The negative review was for Skillet’s UNLEASHED, an album that makes me cringe and laugh even years later, and the fact that it sold over 500,000 copies should be seen as a sign of the apocalypse. At a time when Linkin Park ruled my life, I eagerly devoured any pop-metal with synthetic violins or glitchy keyboards, and I enjoyed a few tracks off of COMATOSE like the title track, “Falling Inside the Black,” or “Whispers in the Dark.” The problem is that in the 13 years since that album, Skillet have remade the same album with the same set of songs four more times to diminishing returns. While to their credit, they are a slightly more tuneful band than some of their peers, said tunes have only gotten more thuddingly simple, failing to aim higher than stadium chants while creating mosh-pits where the hardest drink involved is Mtn Dew.

The clean choral vocals and sneering, broey lead vocals on the band’s latest, LEGENDARY, sound like they were recorded on different continents. The guitars are both crushed into mush and overbearing at the same time while chugging with enough sluggishness to make Three Days Grace look like Van Halen. Any attempt at swell or bombast is hampered by lifeless production, misplaced sincerity, and whitebread spirituality. For comparison, look at “Stay With Me” from Thrice. It uses a relationship forged in the middle of a radioactive apocalypse as an allegory for faith, as Dustin wonders if his connection to God will continue after he gets through his current crisis or if he is only using faith as a temporary crutch. In their 10 albums and 23 years of making music, Skillet have never written a song with as much impact or thought as a single couplet from “Stay With Me:” “Oh, it seems like every night, I lie in bed and worry that the world would start to heal / Now I’m terrified that if it did you’d start to ask if what we have is real.”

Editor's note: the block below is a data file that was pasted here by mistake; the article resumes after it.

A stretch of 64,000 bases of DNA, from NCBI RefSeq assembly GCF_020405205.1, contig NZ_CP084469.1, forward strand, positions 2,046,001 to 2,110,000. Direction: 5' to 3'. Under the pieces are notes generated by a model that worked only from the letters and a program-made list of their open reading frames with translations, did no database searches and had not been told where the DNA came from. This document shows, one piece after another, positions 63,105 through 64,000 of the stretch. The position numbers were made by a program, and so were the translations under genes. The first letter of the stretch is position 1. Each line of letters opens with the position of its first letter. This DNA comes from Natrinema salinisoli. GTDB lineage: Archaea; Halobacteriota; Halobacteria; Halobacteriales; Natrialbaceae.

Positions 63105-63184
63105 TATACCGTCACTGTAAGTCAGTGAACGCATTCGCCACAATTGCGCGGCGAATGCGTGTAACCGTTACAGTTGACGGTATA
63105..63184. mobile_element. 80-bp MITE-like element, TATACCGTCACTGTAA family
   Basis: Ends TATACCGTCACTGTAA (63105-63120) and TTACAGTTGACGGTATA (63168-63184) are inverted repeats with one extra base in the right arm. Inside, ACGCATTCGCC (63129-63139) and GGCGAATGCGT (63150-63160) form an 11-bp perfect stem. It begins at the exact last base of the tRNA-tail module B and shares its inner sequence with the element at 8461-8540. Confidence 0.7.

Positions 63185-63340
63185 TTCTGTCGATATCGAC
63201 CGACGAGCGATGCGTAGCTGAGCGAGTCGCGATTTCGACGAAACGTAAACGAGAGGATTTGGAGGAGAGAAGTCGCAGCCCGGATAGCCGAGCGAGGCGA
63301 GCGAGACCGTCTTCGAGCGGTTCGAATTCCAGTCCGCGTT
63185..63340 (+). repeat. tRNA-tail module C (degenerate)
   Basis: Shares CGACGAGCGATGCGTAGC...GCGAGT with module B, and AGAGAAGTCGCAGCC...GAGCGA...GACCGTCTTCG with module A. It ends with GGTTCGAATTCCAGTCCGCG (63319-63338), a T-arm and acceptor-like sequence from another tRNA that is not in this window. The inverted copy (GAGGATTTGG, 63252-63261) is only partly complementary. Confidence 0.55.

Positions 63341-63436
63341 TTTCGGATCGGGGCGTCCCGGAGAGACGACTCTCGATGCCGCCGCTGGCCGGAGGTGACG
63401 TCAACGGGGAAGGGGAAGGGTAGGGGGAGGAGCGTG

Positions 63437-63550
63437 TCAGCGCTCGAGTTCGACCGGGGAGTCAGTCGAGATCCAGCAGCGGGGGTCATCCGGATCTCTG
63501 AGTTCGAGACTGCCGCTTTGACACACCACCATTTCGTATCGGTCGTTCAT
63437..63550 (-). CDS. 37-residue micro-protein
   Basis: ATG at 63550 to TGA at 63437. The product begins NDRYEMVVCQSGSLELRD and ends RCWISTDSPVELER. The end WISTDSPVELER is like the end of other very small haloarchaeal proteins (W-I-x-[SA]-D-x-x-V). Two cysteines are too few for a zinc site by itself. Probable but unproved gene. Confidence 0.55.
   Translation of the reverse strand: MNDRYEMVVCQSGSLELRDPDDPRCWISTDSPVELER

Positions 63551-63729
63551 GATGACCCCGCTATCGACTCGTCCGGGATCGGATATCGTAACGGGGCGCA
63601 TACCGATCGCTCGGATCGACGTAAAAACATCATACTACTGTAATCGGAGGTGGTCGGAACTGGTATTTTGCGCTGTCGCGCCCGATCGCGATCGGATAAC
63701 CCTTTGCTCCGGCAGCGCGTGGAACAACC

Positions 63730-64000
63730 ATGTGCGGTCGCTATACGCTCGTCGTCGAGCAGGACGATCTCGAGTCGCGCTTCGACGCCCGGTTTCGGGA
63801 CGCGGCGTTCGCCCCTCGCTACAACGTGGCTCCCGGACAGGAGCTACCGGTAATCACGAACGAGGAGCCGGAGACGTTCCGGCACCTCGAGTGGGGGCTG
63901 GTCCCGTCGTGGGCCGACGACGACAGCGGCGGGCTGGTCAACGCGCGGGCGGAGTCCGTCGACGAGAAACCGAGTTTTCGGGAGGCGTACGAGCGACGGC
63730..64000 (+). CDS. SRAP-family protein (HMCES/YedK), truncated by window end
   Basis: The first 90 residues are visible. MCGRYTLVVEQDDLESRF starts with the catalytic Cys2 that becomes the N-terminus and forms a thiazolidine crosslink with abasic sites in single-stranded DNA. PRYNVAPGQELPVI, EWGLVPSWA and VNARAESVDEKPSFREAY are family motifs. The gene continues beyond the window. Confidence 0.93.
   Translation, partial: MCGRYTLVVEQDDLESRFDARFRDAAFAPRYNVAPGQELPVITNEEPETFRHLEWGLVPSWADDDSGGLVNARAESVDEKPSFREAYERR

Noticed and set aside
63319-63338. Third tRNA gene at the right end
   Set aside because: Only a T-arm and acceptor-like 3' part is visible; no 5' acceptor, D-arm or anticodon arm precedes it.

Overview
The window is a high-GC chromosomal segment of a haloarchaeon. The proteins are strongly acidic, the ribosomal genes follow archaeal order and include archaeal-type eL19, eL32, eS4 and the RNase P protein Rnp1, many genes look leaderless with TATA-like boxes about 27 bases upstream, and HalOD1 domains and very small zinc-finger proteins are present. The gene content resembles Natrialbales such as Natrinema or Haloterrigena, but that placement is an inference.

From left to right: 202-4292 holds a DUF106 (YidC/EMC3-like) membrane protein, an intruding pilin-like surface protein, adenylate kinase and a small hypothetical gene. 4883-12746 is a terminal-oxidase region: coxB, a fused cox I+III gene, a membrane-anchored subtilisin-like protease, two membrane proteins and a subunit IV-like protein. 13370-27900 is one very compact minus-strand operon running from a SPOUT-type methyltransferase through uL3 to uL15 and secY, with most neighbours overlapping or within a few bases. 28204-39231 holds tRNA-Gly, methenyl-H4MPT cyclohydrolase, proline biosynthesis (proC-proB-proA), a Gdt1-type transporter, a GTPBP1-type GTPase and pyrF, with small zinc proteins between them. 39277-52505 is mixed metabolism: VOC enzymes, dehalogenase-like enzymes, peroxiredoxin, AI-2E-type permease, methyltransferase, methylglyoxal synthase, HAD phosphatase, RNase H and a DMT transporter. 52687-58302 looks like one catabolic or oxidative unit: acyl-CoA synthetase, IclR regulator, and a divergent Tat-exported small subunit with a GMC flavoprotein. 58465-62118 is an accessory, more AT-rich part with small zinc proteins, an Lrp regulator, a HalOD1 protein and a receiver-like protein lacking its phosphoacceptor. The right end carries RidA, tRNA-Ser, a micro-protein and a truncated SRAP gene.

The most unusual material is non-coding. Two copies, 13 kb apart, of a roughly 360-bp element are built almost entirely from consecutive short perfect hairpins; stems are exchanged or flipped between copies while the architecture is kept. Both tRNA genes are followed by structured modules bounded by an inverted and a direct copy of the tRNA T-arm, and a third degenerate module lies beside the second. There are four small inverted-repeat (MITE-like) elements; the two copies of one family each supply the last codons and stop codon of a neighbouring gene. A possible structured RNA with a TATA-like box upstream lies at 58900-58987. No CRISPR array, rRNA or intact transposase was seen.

Say what you will about UNLEASHED, but it went for broke when it came to memorable stupidity. I’ll never forget the horrible refrain of “ba-ba-ba-ba-ba-ba” on “Back from the Dead,” the six figures of speech on the hook of “Feel Invincible” that rivals Green Day’s “Still Breathing” for its crimes against good simile and metaphor usage, or the delusional “Famous” that seemed to think Jesus and God were not famous. LEGENDARY is just nowhere near as special outside of the band claiming that “Finish Line” has ‘Memphis roots, soul, and swagger’ despite the lack of any groove beyond the same two notes of percussion and blasts of fuzzy bass that every other contemporary song has. There’s an occasional bridge or solo where a decent guitar rollick starts to form, like on “Reach,” “Save Me,” and “Never Going Back,” and I’m still a sucker for that synthetic violin and the pre-chorus of glitchy, female choral vocals on “Victorious” that crosses over into hilarious camp. It’s one of the only moments where LEGENDARY rises above regular garbage and becomes enjoyable garbage, although the fanaticism that still surrounds this band quickly turns my ironic smile into a genuine frown. Christians deserve better Christain music and metal fans deserve better metal. [Blake Michelle]

music roundup Slaughter Beach

Slaughter Beach, Dog – SAFE AND ALSO NO FEAR

Genre: Singer-Songwriter, Indie Rock

Favorite Tracks: “Map of the Stars,” “Tangerine,” “Black Oak”